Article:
Budget Chief Mike Del Grande is, to his credit, making a point of attending the consultation sessions regarding the city’s core service review. This is a good thing. Less good are the analogies he’s giving reporters.
Here’s what he told The National Post’s Natalie Alcoba:
“We’ve done all kinds of crazy things down here,” budget chief Mike Del Grande told reporters on Tuesday. “We’ve sold our furniture to pay the rent. We are no different than any family in Toronto who spends more than we earn. We need to get a second job. We would love to send our kids to camp, but it may not be the most nice camp. Or maybe the kids don’t go to camp at all.”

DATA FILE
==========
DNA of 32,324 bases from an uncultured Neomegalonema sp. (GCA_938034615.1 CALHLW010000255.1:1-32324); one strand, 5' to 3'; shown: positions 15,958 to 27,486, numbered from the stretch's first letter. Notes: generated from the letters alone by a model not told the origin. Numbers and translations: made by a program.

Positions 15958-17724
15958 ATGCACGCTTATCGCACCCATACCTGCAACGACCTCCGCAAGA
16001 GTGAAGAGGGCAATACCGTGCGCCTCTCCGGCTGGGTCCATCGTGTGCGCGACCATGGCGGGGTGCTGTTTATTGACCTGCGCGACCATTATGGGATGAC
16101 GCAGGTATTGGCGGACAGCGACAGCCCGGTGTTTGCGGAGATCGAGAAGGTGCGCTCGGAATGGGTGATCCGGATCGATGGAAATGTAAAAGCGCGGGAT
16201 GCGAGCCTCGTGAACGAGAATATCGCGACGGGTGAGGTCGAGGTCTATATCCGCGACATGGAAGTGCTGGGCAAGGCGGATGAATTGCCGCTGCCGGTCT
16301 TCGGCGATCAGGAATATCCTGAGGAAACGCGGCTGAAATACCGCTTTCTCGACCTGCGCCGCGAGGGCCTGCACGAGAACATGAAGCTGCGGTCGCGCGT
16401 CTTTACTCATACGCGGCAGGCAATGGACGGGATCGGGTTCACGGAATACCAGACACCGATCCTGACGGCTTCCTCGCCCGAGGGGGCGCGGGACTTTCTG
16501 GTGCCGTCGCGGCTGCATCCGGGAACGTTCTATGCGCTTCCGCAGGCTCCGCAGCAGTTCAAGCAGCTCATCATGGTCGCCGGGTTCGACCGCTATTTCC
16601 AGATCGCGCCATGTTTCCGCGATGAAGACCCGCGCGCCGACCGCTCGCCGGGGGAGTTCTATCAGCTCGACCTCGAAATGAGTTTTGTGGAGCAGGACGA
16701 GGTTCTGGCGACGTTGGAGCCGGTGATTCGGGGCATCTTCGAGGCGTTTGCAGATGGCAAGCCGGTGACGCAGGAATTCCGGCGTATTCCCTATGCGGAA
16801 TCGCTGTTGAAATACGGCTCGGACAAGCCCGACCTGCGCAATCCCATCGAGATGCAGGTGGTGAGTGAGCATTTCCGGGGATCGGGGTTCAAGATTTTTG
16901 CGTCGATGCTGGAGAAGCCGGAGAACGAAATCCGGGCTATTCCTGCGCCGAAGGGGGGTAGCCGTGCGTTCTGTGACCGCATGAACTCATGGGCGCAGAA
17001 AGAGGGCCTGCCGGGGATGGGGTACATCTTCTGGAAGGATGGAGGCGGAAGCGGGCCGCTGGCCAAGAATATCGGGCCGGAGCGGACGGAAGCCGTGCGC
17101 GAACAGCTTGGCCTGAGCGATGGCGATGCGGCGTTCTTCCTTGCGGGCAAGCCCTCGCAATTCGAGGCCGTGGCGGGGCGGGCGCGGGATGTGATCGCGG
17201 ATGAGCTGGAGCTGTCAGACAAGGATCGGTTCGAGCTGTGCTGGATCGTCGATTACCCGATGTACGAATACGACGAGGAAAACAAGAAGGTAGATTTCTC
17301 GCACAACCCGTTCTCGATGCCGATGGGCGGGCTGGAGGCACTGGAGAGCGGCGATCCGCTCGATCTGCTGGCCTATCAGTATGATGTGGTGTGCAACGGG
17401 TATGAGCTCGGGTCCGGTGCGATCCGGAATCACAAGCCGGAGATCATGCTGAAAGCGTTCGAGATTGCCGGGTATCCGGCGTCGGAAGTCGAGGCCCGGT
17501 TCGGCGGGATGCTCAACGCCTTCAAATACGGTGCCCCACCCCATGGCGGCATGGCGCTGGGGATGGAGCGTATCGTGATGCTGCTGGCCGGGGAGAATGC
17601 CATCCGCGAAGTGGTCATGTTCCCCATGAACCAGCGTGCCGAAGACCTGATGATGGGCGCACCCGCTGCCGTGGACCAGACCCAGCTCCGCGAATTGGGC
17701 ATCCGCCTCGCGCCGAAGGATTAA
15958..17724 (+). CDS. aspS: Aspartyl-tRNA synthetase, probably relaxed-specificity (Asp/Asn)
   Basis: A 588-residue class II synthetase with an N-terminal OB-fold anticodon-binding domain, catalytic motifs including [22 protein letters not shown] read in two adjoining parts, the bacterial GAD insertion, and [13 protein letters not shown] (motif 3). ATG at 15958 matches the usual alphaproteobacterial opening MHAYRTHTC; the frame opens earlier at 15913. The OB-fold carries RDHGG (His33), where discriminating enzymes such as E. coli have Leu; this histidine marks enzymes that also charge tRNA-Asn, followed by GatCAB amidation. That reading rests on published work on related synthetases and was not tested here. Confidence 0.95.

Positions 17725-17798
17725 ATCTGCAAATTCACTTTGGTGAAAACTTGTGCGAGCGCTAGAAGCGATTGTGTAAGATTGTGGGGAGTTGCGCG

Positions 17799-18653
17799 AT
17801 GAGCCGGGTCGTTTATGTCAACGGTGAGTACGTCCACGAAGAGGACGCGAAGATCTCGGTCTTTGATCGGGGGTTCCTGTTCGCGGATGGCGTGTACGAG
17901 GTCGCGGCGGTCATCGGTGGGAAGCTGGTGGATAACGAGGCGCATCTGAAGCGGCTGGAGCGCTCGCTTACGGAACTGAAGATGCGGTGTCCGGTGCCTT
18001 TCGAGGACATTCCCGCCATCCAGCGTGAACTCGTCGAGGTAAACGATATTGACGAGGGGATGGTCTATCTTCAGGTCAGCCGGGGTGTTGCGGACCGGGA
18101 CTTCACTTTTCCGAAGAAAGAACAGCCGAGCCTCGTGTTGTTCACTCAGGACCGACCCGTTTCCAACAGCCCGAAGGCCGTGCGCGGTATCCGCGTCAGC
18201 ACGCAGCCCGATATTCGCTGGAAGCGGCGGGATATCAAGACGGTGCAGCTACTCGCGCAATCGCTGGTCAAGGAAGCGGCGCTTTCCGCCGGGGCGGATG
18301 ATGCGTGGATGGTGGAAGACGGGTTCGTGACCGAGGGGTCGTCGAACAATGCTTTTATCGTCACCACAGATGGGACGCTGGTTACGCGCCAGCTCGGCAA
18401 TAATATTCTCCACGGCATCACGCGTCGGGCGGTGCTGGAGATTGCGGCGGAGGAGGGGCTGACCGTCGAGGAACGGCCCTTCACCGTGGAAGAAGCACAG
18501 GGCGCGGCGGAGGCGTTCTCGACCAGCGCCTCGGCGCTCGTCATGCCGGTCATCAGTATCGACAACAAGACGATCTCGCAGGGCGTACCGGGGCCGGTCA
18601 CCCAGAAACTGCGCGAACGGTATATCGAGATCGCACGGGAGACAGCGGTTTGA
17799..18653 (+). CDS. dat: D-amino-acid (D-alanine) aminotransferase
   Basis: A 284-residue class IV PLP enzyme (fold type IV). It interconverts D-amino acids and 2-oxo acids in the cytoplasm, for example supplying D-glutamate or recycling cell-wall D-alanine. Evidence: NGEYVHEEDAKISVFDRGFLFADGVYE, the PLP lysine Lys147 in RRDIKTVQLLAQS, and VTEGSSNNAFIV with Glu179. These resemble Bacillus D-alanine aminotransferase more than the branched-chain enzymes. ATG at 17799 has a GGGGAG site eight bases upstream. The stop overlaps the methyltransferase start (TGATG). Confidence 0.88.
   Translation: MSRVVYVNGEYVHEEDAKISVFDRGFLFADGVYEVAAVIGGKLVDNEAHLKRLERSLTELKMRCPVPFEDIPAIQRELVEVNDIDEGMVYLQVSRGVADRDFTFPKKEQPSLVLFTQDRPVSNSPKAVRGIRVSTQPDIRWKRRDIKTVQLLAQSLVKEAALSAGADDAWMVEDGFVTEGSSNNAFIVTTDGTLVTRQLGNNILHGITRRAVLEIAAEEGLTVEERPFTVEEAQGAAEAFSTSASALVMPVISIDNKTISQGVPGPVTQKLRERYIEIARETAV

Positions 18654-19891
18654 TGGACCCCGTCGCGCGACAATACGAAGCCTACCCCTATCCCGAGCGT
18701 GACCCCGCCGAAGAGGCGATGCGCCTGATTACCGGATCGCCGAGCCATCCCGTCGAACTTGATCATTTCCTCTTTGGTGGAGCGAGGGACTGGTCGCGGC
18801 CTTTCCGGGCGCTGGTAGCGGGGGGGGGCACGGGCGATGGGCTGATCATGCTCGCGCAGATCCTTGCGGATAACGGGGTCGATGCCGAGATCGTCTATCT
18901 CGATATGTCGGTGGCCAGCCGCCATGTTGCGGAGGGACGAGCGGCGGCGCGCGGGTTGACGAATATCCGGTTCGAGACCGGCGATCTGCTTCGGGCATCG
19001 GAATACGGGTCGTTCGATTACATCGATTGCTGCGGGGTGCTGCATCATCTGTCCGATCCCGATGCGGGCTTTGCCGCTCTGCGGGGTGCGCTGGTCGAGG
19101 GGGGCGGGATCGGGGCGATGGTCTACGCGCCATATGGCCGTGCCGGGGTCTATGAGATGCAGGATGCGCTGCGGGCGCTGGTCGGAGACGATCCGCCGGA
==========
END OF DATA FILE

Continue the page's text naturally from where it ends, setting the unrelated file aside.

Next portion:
See, the thing about that example is that you have to follow it through. The city is a struggling family, sure. Let’s go with that. But last year the city did have a part-time job. It paid more than $60 million per year. The city quit that job.
The city also ended the past year with a bit of money in the bank. But instead of investing that cash or keeping it around for future years, it decided to use that money to pay for groceries. Worse, it decided to forego taking a salary bump at the job that pays most of the bills. So the saved money disappeared really quickly.
And, of course, the city said nothing to the kids about the possibility of not going to camp at the last big family meeting. In fact, the city promised the kids they would be able to go to the same camp like always.
All this to say: pretending that the operating and capital budgets of a $12 billion metropolis is equivalent to the budget of a suburban family with a dog and 2.3 children is ridiculous.